Study of ticks good reminder to check dogs

The Thangamani Lab at Upstate Medical University has been collecting and testing ticks all across New York State since July. The results are in, and about one-third of the ticks sent to the lab were found carrying disease. 

Professor Saravanan Thangamani ran the Citizen Science Tick Testing Program. He asked people across the state to send in any ticks they found on themselves, their kids, or their pets. 

From July 4 to October 18, the Thangamani Lab received sometimes 70 samples per day and 1,921 ticks from almost every county in New York. 

Data from the Thangamani Lab. 

Researchers ran them through machines to test them for diseases and bacteria and came up with some alarming numbers. 

“One-third of the ticks we found are carrying at least one disease,” said Thangamani. 

A total of 26 percent of the 1,921 ticks collected statewide were positive for Lyme disease, and as you go county by county, that number gets higher.

In Onondaga County, 31 percent of ticks tested were carrying Lyme. 

Data from the Thangamani Lab.

“Cortland, Oswego, Tioga, St. Lawrence, they come as close as 50 percent of ticks are positive for Lyme disease,” said Thangamani. 

Some of the ticks tested were carrying more than one virus. 

“That’s a major problem,” said Thangamani. “It makes it harder to treat.”

What concerns Thangamani even more is the Powassan virus they found in ticks downstate. 

“It goes to your brain and 15 percent of the time, it’s fatal,” said Thangamani. “50 percent of the survivors could have longterm neurological sequelae.” 

That was the case for former North Carolina State Senator Kay Hagan, who died last month from brain inflammation caused by Powassan virus she contracted in 2016.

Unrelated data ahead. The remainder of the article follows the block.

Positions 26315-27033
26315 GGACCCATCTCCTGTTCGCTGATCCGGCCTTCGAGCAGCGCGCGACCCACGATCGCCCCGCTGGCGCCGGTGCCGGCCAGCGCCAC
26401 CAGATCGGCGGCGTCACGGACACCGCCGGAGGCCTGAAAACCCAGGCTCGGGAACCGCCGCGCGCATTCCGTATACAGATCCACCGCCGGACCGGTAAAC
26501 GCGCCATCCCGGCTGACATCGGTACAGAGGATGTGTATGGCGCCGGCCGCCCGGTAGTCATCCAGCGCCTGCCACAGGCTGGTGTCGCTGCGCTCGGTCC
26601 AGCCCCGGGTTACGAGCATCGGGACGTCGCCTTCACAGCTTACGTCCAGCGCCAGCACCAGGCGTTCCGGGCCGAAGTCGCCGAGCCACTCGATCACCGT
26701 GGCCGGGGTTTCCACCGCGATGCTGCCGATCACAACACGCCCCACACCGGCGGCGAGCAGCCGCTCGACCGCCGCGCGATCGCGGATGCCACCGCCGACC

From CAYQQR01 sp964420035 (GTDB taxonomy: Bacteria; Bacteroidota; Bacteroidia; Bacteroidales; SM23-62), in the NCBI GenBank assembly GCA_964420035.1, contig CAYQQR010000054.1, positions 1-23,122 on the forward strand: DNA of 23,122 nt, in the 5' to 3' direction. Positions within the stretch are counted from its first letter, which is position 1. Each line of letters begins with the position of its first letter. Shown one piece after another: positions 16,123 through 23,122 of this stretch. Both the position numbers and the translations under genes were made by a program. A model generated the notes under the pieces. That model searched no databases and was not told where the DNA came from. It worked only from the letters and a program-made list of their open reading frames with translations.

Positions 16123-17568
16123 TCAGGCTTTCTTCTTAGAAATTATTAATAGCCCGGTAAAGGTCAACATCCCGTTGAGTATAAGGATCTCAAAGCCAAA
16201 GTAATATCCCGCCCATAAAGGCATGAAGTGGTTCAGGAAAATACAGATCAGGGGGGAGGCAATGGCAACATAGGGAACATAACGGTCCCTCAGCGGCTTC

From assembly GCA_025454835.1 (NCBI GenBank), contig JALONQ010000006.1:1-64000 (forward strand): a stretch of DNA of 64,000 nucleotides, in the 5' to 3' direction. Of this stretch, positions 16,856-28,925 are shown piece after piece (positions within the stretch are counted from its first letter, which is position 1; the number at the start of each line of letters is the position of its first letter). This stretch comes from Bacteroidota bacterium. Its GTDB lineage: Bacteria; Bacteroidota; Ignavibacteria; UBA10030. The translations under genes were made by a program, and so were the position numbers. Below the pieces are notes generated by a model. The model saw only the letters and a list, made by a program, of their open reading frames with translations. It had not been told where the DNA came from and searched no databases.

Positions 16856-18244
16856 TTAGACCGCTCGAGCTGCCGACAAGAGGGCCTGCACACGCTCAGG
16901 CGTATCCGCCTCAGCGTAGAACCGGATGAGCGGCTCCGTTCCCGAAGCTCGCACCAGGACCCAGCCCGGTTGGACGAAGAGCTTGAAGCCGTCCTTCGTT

Thangamani is now trying to figure out if Lyme is becoming more prevalent or if the numbers are high because so many people mailed in ticks for testing. 

“We are trying to work with clinicians to see if we can correlate what we see in the ticks to what they see in the patients,” said Thangamani. 

He plans to use these results as a base and is hoping their research over the next few years will help them understand the ticks’ migration.

Data from the Thangamani Lab. 

In the meantime, Thangamani believes the best way to deal with ticks is to get ahead of them because he doesn’t think there’s enough research to catch and treat diseases they carry. 

“I think the biggest thing is to apply tick repellant,” said Thangamani. “We need more funding from the federal government and state government to do activities like we are doing and to develop new diagnostic tests where they can detect Lyme disease in a much more robust fashion because most often, the tests we have don’t work for everybody.”

Many of the ticks sent into Thangamani’s Lab, he says, came from people’s heads, a good place to check for ticks. “Under the arm, back of the neck, hair.” 

If you find a tick, Thangamani encourages you to mail it to the Thangamani Lab so they can test it and track the ticks, and tell your doctor. 

“If you pick the tick within 24-48 hours of tick attachment, your chance of getting the Lyme disease is least actually,” said Thangamani. “Viruses, on the other hand, they are transmitted right away.”

If you find a tick, click here to learn how to take the proper steps to mail it to:

Thangamani Lab
4209 Institute for Human Performance (IHP)
505 Irving Avenue 
SUNY Center for Environmental Health and Medicine
SUNY Upstate Medical University 
Syracuse NY 13210 

Thangamani plans to keep accepting ticks, but the lab will be closed during the Thanksgiving and Christmas holidays, so they won’t be able to receive or process ticks between: 

Thanksgiving Holiday: November 25 to 29 
Christmas Holiday: December 15 to January 5

If you find a tick during those timeframes, Thangamani suggests you freeze them and mail them to the lab after January 6. 

Read the original article by Nicole Sommavilla at here.

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